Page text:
Created & Written by John Allison
Art by Max Sarin
Colors by Whitney Cogar
Letters by Jim Campbell
At first I thought Giant Days was just weaving a very long story arc related to Christmas, to explain the September issue that was very Christmas heavy. But clearly something moved up in Boom! Studios’ timeline because it’s November and in Sheffield it is already time for Valentine’s Day.
The students at Sheffield University each have their own opinions on Valentine’s Day. Where Daisy is usually so wide-eyed and fully into celebrations; her recent relationship troubles have left her feeling bitter and unwilling to participate. Esther on the other hand is insistent that for once she finds real love, and not just a “roll in the hay”. In this issue we mainly follow how Esther finds love in a hopeless place: a talk at the mechanical engineering society, by one of the world’s leading tech bros.
This could’ve so easily been a repeat of the storyline that the TV show Modern Family and others explore where a beautiful woman with little academic aptitude surprises everyone by dating a hyper intelligent man. But Esther is no bimbo. She might be a hopeless romantic, but she’s not stupid. John Allison manages to underline all the reasons why the enthusiasm of the aforementioned tech bros can entice someone, as well as all the reasons they are truly unbearable to talk to.*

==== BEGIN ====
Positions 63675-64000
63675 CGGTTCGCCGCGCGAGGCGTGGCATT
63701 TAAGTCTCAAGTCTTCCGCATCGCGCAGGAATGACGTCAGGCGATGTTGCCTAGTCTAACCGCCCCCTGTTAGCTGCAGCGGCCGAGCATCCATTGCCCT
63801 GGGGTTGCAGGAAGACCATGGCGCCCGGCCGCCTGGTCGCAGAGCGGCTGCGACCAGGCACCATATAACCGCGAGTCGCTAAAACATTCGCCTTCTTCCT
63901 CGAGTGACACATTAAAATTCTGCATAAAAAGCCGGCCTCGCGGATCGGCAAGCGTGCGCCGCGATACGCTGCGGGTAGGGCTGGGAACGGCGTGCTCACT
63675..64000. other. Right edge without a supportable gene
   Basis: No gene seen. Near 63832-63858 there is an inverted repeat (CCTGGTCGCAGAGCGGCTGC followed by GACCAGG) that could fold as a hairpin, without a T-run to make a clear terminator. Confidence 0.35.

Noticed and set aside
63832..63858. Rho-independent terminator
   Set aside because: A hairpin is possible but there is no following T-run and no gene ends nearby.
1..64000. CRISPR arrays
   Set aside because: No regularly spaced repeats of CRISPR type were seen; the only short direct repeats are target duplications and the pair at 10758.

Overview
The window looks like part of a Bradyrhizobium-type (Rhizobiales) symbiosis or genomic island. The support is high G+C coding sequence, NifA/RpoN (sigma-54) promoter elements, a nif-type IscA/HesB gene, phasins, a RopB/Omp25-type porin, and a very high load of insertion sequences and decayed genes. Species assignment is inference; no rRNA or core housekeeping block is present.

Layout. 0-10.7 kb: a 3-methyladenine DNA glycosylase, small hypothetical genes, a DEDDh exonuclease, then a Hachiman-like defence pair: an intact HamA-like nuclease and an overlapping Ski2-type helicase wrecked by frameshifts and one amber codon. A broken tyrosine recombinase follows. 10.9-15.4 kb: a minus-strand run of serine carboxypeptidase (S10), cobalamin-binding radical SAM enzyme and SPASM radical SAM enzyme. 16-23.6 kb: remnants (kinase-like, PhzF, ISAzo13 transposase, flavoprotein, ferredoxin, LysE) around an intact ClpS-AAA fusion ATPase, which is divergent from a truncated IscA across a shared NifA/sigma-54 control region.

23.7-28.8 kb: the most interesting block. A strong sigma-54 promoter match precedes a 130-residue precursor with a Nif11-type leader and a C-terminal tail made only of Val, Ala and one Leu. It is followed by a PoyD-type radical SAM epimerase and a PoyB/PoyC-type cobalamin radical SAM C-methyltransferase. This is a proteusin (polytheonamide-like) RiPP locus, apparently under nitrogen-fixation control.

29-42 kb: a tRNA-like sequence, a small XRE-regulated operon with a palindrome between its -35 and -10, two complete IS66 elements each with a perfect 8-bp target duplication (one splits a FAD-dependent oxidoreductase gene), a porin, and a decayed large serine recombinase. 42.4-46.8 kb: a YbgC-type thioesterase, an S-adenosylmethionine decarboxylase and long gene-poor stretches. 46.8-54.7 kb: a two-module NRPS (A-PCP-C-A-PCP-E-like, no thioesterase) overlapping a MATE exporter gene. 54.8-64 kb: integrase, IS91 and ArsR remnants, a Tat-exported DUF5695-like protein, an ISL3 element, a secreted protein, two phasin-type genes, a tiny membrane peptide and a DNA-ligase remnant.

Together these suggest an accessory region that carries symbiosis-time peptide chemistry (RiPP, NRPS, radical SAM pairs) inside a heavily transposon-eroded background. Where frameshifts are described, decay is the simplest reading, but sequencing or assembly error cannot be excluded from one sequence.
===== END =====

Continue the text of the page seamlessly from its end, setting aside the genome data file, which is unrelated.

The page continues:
Meanwhile Susan and McGraw get some more airtime. The romance of their relationship is portrayed by Susan’s inability to be romantic, and McGraw’s quiet dignity in the face of that. And that is exactly what I needed for this November-based Valentine’s Day. On one page Susan and McGraw discuss something unrelated whilst McGraw hands her a meal from the fridge. She turns to place the container into the microwave in a way that suggest that he makes her dinner every day, and she microwaves and devours it every day. And that expresses their love more beautifully than any greetings card ever could.
Daisy is left dealing with her RA duties, which I’m sure she’ll be camping with for the duration of her final year. I’m hoping this is the year where Daisy learns to stand up for herself against all the unreasonably confident first-years, which have plagued her since she first started at university. I can’t wait for her to tell them all where to stuff it, the same way she told Valentine’s Day.
* I work for a tech company. Apologies to my colleagues, but I honestly don’t want to hear a single thing about bitcoin ever again.
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